Last and First Men: A Story of the Near and Far Future is a "future history" science fiction novel written in 1930 by the British author Olaf Stapledon. A work of unprecedented scale in the genre, it describes the history of humanity from the present onwards across two billion years and eighteen distinct human species, of which our own is the first and most primitive. Stapledon's conception of history is based on the Hegelian Dialectic, following a repetitive cycle with many varied civilizations rising from and descending back into savagery over millions of years, but it is also one of progress, as the later civilizations rise to far greater heights than the first. The book anticipates the science of genetic engineering, and is an early example of the fictional supermind; a consciousness composed of many telepathically-linked individuals. A controversial part of the book depicts humans, in the far-off future, escaping the dying Earth and settling on Venus - in the process totally exterminating its native inhabitants, an intelligent marine species. Stapledon's book has been interpreted by some as condoning such interplanetary genocide as a justified act if necessary for racial survival, though a number of Stapledon's partisans denied that such was his intention, arguing instead that Stapledon was merely showing that although mankind had advanced in a number of ways in the future, at bottom it still possessed the same capacity for savagery as it has always had.
"synopsis" may belong to another edition of this title.
William Olaf Stapledon (1886–1950) was a British philosopher and author of several influential works of science fiction. Stapledon's writings directly influenced Arthur C. Clarke, Brian Aldiss, Stanisław Lem, C. S. Lewis and John Maynard Smith and indirectly influenced many others, contributing many ideas to the world of science fiction. The "supermind" composed of many individual consciousnesses forms a recurring theme in his work. Star Maker contains the first known description of what are now called Dyson spheres. Freeman Dyson credits the novel with giving him the idea, even stating in an interview that "Stapledon sphere" would be a more appropriate name. Last and First Men features early descriptions of genetic engineering and terraforming. Sirius describes a dog whose intelligence is increased to the level of a human being's. Stapledon's fiction often presents the strivings of some intelligence that is beaten down by an indifferent universe and its inhabitants who, through no fault of their own, fail to comprehend its lofty yearnings. It is filled with protagonists who are tormented by the conflict between their "higher" and "lower" impulses. Last and First Men, a "future history" of 18 successive species of humanity, and Star Maker, an outline history of the Universe, were highly acclaimed by figures as diverse as Jorge Luis Borges, J. B. Priestley, Bertrand Russell, Hugh Walpole, Arnold Bennett, Virginia Woolf (Stapledon maintained a long correspondence with Woolf) and Winston Churchill. In contrast, Stapledon's philosophy repelled C. S. Lewis, whose Cosmic Trilogy was written partly in response to what Lewis saw as amorality, although Lewis admired Stapledon's inventiveness and described him as "a corking good writer". In fact Stapledon was an agnostic who was hostile to religious institutions, but not to religious yearnings, a fact that set him at odds with H. G. Wells in their correspondence. None of Stapledon's novels or short stories has been adapted for film or television, although George Pal bought the rights to Odd John. Castle of Frankenstein magazine reported in 1966 that David McCallum would play the title role. Together with his philosophy lectureship at the University of Liverpool, which now houses the Olaf Stapledon archive, Stapledon lectured in English literature, industrial history and psychology.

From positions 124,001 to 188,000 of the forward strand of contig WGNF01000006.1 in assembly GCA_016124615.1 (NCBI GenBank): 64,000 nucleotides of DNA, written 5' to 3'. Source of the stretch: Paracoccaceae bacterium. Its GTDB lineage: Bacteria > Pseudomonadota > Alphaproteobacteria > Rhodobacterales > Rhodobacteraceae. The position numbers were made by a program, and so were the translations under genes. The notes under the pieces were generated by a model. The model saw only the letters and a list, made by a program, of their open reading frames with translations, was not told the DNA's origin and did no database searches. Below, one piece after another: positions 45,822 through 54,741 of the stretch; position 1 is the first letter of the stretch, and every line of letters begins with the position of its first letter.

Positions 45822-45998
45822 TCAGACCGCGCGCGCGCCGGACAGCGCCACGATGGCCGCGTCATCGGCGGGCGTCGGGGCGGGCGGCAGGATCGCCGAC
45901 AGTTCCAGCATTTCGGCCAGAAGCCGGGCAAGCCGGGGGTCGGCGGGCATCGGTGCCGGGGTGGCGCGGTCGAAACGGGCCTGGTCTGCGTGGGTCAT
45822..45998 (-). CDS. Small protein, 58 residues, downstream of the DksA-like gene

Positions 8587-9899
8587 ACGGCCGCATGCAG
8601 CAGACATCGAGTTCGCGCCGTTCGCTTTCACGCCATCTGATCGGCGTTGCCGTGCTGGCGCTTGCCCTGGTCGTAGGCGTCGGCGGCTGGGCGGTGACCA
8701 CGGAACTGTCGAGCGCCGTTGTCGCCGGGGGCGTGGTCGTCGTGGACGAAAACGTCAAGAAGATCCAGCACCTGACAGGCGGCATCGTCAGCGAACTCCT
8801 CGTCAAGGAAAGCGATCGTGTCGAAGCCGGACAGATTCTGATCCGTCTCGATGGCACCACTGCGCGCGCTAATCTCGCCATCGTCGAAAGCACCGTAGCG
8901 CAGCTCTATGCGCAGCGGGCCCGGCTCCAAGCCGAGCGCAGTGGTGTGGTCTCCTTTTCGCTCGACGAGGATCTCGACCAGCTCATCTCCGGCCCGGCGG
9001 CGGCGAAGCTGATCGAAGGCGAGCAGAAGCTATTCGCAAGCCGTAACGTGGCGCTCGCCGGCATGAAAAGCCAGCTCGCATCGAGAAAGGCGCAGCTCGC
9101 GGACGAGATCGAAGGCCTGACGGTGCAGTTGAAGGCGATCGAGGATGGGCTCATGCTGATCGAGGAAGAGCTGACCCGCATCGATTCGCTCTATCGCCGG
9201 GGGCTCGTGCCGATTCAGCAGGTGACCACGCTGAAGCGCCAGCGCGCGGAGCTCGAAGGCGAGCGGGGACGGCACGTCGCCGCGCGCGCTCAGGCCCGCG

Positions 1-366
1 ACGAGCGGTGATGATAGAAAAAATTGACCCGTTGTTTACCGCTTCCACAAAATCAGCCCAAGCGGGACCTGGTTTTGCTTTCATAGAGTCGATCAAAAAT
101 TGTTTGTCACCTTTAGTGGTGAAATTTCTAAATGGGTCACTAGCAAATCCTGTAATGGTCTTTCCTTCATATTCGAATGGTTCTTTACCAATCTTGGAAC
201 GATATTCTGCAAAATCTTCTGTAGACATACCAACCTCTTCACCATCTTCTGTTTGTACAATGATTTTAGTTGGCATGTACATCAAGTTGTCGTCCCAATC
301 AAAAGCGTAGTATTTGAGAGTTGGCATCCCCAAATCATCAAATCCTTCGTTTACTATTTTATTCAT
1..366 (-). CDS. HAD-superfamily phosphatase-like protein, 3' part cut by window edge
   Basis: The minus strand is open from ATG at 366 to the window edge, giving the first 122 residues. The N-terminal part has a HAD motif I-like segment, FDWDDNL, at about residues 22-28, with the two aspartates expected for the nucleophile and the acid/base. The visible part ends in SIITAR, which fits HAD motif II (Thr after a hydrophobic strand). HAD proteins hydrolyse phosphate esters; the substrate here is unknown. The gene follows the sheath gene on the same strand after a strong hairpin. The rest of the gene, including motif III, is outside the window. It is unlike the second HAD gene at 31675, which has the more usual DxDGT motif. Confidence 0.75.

"About this title" may belong to another edition of this title.
Book Description CreateSpace Independent Publishing Platform, 2011. Paperback. Book Condition: Good. Ships with Tracking Number! INTERNATIONAL WORLDWIDE Shipping available. May not contain Access Codes or Supplements. May be ex-library. Shipping & Handling by region. Buy with confidence, excellent customer service!. Bookseller Inventory # 1466217561